The Great Liberation – Tibetan Book of the Dead synopsis:
The Great Liberation is the second part of the documentary and is narrated by Leonard Cohen. It starts with a direct approach on the subject – Bardo – the state between death and rebirth:
“Soon, we all will die, our hopes and fears will be irrelevant. On the luminous continuity of existence, which has no origin, which has never died, human being projects all the images of life and death, terror, and joy, demons, and Gods.
These images become our complete reality and we submit without thinking to their dance and all the movements of this dance will project our greatest fears on death and we make every effort to ignore it.”
In The Tibetan Book of the Dead, we will meet a lama (a Tibetan priest) and his young disciple as they guide a dead Tibetan villager within the Bardo state.
The lama reads daily from the Bardo Thodol (The Tibetan Book of the Dead) and explains the soul’s 49-day journey towards rebirth.
“At death, we lose everything we thought was real. Unless we can let go of all the things we cherish in our life, we are terrified.
If we cannot stop struggling to hold on to our old life, all our fear and yearning will drag us into yet another painful reality.”- The Tibetan Book of the Dead – The Great Liberation documentary quote.
The explanation of the Tibetan term BARDO – it is the state between death and rebirth, an intermediate state. In Sanskrit, it is called antarabhava and usually lasts for 49 days. According to Bardo Thodol (Tibetan Book of the Dead), there are six bardos within the Bardo.
“The first bardo begins when we take birth and endures as long as we live. The second is the bardo of dreams. The third is the bardo of concentration or meditation. The fourth occurs at the moment of death. The fifth is known as the bardo of the luminosity of the true nature. The sixth is called the bardo of transmigration or karmic becoming.” – Karma Lingpa`s quote from Bardo Thodol.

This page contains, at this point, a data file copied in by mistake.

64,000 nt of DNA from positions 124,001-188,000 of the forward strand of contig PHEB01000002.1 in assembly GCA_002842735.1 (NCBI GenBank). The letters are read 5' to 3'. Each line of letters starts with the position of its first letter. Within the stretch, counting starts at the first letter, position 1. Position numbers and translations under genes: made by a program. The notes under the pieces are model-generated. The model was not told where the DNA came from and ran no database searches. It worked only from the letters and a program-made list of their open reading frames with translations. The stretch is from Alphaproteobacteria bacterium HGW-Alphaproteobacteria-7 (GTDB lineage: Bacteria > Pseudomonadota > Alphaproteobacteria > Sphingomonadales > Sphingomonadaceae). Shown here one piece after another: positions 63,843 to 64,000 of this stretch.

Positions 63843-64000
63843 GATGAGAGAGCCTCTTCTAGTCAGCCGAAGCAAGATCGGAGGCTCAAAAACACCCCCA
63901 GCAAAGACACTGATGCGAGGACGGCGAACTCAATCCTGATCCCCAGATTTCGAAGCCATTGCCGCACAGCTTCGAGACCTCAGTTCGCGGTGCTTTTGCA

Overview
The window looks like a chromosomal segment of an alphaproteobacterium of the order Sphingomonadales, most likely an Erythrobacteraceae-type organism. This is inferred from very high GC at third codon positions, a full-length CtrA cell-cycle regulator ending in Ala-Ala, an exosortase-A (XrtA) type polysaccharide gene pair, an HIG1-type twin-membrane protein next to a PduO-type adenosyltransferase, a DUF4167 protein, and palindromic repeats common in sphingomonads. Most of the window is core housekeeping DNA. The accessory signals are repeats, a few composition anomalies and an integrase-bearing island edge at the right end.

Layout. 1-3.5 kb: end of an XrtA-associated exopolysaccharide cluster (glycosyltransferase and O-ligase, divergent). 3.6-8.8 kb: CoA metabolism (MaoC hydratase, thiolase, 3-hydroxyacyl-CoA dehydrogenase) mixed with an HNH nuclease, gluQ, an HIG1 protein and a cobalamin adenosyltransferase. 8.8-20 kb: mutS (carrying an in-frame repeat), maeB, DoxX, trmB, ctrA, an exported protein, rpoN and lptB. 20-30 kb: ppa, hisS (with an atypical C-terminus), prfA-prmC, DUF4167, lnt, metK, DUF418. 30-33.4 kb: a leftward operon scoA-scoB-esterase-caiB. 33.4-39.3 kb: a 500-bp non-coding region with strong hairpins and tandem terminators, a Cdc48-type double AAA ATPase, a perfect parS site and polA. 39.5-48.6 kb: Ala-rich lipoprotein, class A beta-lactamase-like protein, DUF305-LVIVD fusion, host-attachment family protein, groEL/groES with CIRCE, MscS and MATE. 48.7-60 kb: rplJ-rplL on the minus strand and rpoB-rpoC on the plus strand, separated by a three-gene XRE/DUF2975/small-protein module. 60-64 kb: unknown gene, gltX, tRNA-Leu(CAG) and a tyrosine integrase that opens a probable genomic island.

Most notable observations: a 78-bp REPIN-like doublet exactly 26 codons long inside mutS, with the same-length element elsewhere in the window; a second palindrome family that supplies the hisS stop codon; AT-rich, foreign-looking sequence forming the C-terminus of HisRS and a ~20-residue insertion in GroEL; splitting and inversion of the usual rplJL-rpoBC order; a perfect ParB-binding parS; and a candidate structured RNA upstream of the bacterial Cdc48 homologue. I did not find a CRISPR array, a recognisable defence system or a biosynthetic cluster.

From a different point of view, bardo is a state of mind between past and future, therefore, the present moment is Bardo. Here is a quote of Francesca Fremantle and Chogyam Trungpa:
“Originally bardo referred only to the period between one life and the next, and this is still its normal meaning when it is mentioned without any qualification. There was a considerable dispute over this theory during the early centuries of Buddhism, with one side arguing that rebirth follows immediately after death, and the other saying that there must be an interval between the two. With the rise of Mahayana, belief in a transitional period prevailed. Later, Buddhism expanded the whole concept to distinguish six or more similar states, covering the whole cycle of life, death, and rebirth.”